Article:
Richard Rich was born about 1632 -1635 in Dover Point, NH and was a mariner. There is a lot of speculation as to where he came from. Some feel he was the illegitimate son of English Riches who were titled. Some speculate that he was sent to Jamaica to care for the properties owned there and that is how he came to America. But nothing has ever been proved or supported in the documents. He first appears in New England records on Dec. 5, 1667 when he witnessed the sale at Piscataqua (Dover Point, NH) of part of the ketch George and Samuel. New Hampshire Deeds, Vol 2, Page 142a He married Sarah Roberts on Feb. 24, 1670 in Dover Point, NH. She was born 1643 in Dover Point, the daughter of Thomas Roberts, first governor of Dover Point. Thomas gave to Richard and Sarah, by a deed of Feb. 29, 1671, “one half of his goods, lands, chattels, household stuff, houses and orchards, this immediate and the other half after my decease.”
Thomas Roberts’ will dated Sept. 27, 1673 and proved June, 30, 1674 mentioned “my son-in-law Richard Rich, the husband of my dearly beloved daughter Sarah,” to whom he gave “my dwelling house wherein I now dwell, lieing and situate in Dover, together with all and singular, the out housing, orchards, planting land and pastures and I appoint my said son-in-law, Richard Rich to be my whole and sole executor.” New Hampshire State Papers, vol. 31. On Nov. 6, 1674 he bought land in Kittery, ME from Samuel Treworgery, with consent of Dorcas Trewogery. October 1674 Richard Rich was a witness to an indenture in Boston, and in the following month he bought land at Kittery, Maine. In June 1676 he was named executor of the estate of Philip Demon. In April 1681 he was living at Dover, when, under covenant to build at Hilton’s Point within a limited time, he bought land from Robert Mason.
However, on August 23, 1681 Richard was admitted as a townsman of Eastham, on Cape Cod. No reason has been found for this sudden removal from his established home at Dover; but the advantageous maritime privileges at Cape Cod and the threatening attitude of the Indians at Dover Point may have led him to take this step. In Eastham he had his cattle marks entered in 1686. He appears to have significant funds, likely supplemented by his inheritance form his father-in-law, Thomas Roberts. He bought several parcels of land: rights to undivided land containing 1,000 acres known as “Smith’s Purchase” (1686) bought previously by Samuel Smith from John Sipson, a local Indian, in1684; land rights of William Mayo (June 3, 1686); land rights of Stephen Atwood (June 29, 1686). He died around 1690 to 1692, lost at sea.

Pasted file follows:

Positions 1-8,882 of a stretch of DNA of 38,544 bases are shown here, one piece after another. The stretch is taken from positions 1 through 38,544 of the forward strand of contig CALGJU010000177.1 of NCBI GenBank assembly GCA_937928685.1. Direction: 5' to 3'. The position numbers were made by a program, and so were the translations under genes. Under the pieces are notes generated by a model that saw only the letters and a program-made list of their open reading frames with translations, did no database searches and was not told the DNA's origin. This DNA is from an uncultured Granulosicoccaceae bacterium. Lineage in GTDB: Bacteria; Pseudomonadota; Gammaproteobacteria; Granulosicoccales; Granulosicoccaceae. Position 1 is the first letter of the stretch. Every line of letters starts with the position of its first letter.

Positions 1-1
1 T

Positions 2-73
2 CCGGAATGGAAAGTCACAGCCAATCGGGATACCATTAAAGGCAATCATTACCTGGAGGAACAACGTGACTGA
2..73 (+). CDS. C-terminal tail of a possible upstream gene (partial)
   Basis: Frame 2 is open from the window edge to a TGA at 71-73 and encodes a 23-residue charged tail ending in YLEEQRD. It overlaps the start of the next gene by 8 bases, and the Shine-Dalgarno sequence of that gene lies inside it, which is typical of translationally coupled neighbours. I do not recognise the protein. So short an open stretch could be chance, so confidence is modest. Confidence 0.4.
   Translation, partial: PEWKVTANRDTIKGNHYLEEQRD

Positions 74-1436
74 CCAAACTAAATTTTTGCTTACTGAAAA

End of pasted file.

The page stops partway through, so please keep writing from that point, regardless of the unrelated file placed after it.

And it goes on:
The inventory of the estate of Richard Rich, late of Eastham, who died intestate, was rendered October 19, 1692 and letters of administration were granted to his son and Issac Pepper. An inventory had been taken by Issac Pepper, John Doane, and Richard Rich his eldest son on Oct. 5, 1692. The court ordered an equal distribution of his estate among his children with only Richard, the oldest, getting a double share. The final settlement was effected on April 8, 1697.
On November 9, 1708 Richard Rich of Eastham, as attorney for his brothers and sisters, John Rich, Thomas Rich, Samuel Rich, Sarah Beaker, and Lydia Hopkins, sold Treworthe’s Point at Kittery, ME., “being land which descended unto us from our honored father, Richard Rich deceased.” His family will be covered on August 20.